Crown gets nod to boost Echo stake, loses bid to avoid Fontainebleau lawsuit
It’s been an eventful week for James Packer, boss of Australian casino operator Crown Ltd. The Queensland attorney general has approved Crown boosting its stake in rival casino operator Echo Entertainment from its current 10% level to a maximum of 25%. The week before, Crown received approval from the New South Wales government to boost its Echo stake to 23%. The Hong Kong subsidiary of Malaysian casino operator Genting, which own 5% of Echo, has filed a similar application to boost its stake.
Crown and Echo are engaged in a bitter war over who will get the new Sydney casino license NSW premier Barry O’Farrell plans to award when Echo’s existing monopoly expires in 2019. Packer wants to build a $1b VIP-focused casino in Sydney’s Barangaroo development, while Echo has promised to expand The Star casino into a full-fledged integrated resort if the government agrees to extend its monopoly beyond 2019. O’Farrell recently extended the deadline for each company to submit their respective proposals to June 21. With the potential to raise its stake in Echo, Packer has options regardless of who wins the Sydney beauty contest.
RUSSELL CROWE STICKS IT TO THE STAR
The war between Crown and Echo has extended to the rugby pitch. Earlier this month, The Star pulled the plug on its $2m sponsorship of the South Sydney Rabbitohs, the National Rugby League (NRL) team owned in part by actor Russell Crowe. Crowe had personally done the deal in 2011 with The Star’s former boss Sid Vaikunta, who was sacked last year after allegations of drug use and sexual harassment surfaced. An irate (more than usual) Crowe told the Telegraph that “not one single representative from Star has even bothered to get me on the phone … it was such a public thing in the beginning and it’s just closed mouths and closed doors at the end.”
Enter Packer, a close friend of Crowe’s, and the Rabbitohs suddenly have a new three-year $3m jersey sponsorship with Crown. The deal is the same as the one Crown has with NRL club Melbourne Storm, but Packer says one deal won’t affect the other. Packer couldn’t resist taking a shot at his casino rivals, saying Crown was “absolutely stunned that The Star walked away.” Crowe rolled the log back, saying he supported Crown’s Sydney casino bid because Packer was “very well aware when it comes to Australia, Sydney is the golden gate.”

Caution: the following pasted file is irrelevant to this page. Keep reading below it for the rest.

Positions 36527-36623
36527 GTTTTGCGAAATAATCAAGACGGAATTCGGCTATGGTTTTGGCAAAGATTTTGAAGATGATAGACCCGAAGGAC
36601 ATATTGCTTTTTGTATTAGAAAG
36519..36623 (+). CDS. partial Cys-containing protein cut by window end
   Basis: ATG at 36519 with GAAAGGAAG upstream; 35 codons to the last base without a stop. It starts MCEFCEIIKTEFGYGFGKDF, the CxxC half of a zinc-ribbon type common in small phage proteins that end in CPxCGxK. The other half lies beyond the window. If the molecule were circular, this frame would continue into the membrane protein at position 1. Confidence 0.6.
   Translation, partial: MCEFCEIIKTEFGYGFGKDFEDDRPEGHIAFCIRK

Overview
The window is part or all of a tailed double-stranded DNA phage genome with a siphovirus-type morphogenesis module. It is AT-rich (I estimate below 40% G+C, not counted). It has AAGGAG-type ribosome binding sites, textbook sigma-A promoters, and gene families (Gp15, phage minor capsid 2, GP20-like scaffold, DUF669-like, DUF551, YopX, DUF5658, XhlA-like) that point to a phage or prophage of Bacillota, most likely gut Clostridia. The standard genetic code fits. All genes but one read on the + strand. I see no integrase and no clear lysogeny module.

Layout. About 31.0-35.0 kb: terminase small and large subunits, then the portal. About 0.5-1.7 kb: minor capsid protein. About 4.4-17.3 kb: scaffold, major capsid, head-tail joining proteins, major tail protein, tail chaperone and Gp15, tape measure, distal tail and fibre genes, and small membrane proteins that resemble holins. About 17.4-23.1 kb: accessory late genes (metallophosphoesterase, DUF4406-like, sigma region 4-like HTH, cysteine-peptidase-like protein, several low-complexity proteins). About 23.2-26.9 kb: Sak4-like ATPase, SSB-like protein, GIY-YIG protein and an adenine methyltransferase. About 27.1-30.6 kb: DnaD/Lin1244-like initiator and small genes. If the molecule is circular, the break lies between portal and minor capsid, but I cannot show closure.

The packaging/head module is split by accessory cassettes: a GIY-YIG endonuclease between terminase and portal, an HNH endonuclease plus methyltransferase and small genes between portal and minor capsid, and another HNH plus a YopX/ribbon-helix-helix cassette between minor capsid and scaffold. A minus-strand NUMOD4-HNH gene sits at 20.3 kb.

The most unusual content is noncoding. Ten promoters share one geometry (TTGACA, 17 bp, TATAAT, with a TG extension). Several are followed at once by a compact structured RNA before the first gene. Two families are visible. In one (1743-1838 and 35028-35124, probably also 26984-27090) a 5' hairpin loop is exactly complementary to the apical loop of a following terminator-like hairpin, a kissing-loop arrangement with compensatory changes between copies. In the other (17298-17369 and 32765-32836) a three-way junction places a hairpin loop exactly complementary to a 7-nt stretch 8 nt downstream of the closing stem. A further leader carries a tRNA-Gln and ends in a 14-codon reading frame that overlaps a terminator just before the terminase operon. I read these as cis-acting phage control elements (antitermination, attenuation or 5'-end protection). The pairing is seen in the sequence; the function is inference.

PACKER CAN’T DUCK NEVADA LAWSUIT
The week wasn’t all gold for Packer. On Wednesday, the Nevada Supreme Court rejected Packer’s bid to have his and Crown’s names removed from the lawsuit filed by irate lenders of the ill-fated Fontainebleau Las Vegas casino. The never completed $2.9b Fontainebleau project went bankrupt following the 2008 financial recession, leaving a group of 46 lenders out $700m. Packer and Crown, which itself lost $279m via the deal, have been accused by the lenders of hiding cost overruns prior to things going completely sour.
The three-judge panel of Supremes ruled that Packer and Crown had failed to demonstrate why they should be exempted from the suit, clearing the way for a trial in Clark County District Court. Whether the trial will have any impact on Crown’s Sydney casino bid is anyone’s guess, but Echo will likely ensure the NSW government is kept fully apprised of the situation.